Search Images Maps Play YouTube News Gmail Drive More »
Sign in
Screen reader users: click this link for accessible mode. Accessible mode has the same essential features but works better with your reader.

Patents

  1. Advanced Patent Search
Publication numberUS5210614 A
Publication typeGrant
Application numberUS 07/705,848
Publication dateMay 11, 1993
Filing dateMay 28, 1991
Priority dateMay 28, 1991
Fee statusPaid
Also published asWO1992022168A1
Publication number07705848, 705848, US 5210614 A, US 5210614A, US-A-5210614, US5210614 A, US5210614A
InventorsRam Kannegundla, Win-Chyi Chang
Original AssigneeEastman Kodak Company
Export CitationBiBTeX, EndNote, RefMan
External Links: USPTO, USPTO Assignment, Espacenet
Display interface for high resolution ccd video sensor
US 5210614 A
Abstract
A low cost system for efficiently doubling the data readout rate from a high resolution CCD video sensor having two line outputs includes a pair of analog to digital converters, a separate pair of first-in first-out line stores for each of the analog to digital converters, and a digital to analog converter. Successive lines from the video sensor are fed into alternate ones of the analog to digital converters in sequence at the normal pixel clock frequency used with other than high resolution sensors. The contents of successive lines in each of the analog to digital converters are written into alternate ones of its respective pair of line stores in sequence. The contents of successive lines from all of the line stores are fed into the digital to analog converter. Finally, analog data is read out of the digital to analog converter to the single analog input of a high resolution video monitor at twice the pixel clock frequency. The entire system is made up of off-the-shelf components which are compact and relatively inexpensive.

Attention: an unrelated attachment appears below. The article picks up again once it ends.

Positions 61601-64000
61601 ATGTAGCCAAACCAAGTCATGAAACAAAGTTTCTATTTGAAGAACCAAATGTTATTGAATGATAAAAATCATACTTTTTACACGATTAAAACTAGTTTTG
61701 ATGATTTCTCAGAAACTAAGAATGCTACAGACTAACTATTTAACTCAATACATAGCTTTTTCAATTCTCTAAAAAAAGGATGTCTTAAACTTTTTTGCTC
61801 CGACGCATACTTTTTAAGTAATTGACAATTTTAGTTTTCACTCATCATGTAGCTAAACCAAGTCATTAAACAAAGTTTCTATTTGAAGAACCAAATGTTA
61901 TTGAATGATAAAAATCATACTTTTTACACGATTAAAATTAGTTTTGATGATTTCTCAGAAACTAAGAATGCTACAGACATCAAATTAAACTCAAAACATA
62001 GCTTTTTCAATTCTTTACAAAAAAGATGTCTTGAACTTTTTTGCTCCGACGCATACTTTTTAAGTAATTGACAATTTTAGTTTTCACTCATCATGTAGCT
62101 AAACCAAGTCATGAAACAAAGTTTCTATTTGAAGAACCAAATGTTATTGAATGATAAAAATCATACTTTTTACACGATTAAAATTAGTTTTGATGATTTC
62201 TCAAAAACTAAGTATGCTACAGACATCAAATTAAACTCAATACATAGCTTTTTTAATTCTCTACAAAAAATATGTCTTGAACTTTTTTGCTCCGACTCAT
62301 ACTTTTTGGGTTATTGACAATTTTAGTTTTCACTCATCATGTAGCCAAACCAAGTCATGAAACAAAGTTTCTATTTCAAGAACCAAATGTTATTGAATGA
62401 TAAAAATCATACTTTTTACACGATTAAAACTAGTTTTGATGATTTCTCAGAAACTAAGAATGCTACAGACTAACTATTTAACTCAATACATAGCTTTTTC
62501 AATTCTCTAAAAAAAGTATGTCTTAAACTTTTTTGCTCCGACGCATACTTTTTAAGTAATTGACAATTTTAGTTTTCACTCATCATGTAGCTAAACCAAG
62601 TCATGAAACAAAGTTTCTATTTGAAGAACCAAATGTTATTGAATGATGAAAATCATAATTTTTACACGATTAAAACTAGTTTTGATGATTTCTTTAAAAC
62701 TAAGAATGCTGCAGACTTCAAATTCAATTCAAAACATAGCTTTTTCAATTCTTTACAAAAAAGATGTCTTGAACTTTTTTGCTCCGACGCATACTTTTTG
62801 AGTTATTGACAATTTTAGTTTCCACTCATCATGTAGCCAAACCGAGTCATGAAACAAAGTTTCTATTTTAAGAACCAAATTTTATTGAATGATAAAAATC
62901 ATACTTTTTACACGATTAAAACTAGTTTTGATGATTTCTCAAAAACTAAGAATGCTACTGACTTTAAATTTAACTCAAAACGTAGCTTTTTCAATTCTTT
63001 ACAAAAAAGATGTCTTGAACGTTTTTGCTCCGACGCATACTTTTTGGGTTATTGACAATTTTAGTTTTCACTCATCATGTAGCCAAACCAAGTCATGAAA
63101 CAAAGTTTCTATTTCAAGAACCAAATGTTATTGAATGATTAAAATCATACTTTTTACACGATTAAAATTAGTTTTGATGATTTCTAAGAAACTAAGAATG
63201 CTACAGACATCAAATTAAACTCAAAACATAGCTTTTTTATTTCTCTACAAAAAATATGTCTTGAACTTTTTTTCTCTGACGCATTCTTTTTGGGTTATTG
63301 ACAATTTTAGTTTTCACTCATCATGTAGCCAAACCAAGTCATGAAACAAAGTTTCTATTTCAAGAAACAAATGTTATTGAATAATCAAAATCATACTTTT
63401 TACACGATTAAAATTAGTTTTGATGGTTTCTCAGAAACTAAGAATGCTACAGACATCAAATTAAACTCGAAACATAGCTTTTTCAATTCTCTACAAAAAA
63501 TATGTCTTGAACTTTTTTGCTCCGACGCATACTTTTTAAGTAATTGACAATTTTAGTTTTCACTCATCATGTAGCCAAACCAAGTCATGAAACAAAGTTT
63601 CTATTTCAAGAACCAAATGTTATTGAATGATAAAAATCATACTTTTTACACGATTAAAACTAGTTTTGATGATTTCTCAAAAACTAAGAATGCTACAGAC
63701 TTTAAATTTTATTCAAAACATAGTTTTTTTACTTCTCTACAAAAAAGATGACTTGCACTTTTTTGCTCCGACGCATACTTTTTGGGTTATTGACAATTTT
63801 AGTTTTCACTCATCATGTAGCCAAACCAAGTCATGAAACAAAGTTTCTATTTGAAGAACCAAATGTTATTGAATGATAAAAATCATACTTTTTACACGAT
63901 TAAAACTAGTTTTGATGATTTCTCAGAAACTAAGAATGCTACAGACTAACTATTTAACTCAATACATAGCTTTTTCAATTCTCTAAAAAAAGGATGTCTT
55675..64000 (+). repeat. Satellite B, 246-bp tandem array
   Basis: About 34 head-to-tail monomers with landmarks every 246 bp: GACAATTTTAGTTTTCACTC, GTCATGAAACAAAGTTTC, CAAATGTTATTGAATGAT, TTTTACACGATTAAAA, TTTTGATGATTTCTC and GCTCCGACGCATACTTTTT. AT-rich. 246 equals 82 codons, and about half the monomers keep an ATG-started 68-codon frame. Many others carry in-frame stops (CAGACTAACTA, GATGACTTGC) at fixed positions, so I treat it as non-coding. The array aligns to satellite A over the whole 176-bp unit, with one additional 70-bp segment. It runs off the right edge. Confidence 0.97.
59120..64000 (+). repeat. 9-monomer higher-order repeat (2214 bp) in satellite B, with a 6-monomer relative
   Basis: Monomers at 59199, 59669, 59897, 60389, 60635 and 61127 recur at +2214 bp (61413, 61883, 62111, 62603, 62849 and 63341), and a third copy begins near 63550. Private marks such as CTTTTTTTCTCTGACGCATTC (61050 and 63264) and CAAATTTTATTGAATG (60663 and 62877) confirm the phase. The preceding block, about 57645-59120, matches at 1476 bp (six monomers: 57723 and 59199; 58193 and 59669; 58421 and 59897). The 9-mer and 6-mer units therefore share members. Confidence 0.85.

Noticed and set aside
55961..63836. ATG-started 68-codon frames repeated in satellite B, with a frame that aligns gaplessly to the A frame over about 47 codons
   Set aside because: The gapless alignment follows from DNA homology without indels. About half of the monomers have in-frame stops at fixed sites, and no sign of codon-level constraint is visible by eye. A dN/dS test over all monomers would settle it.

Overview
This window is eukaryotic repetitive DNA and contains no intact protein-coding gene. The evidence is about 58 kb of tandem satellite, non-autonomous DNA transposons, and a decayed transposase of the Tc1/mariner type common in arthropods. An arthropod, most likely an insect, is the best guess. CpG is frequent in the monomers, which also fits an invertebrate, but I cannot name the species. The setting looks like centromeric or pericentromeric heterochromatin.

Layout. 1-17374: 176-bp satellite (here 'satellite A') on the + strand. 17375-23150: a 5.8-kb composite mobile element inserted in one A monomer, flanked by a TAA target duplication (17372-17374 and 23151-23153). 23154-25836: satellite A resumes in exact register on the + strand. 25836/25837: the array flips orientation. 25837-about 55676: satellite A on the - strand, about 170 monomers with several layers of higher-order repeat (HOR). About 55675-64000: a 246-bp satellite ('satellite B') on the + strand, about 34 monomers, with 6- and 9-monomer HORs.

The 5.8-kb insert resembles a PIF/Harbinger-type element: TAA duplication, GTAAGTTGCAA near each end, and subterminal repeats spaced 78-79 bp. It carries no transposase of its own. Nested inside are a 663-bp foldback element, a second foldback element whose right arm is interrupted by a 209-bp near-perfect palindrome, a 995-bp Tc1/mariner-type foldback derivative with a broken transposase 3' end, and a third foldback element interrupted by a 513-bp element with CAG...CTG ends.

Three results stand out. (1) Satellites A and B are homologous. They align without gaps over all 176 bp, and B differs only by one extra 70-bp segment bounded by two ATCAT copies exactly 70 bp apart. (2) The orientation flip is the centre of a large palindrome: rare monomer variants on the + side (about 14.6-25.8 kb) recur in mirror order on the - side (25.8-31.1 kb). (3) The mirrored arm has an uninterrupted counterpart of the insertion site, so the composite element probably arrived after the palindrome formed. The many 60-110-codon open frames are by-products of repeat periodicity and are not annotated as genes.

Images(3)
Previous page
Next page
Claims(10)
What is claimed is:
1. A system for increasing the data readout rate from a high resolution CCD video sensor by a factor of n, where n is an integer greater than one and said video sensor produces a sequence of frames, each frame comprising a multiplicity of lines of pixels, said system comprising: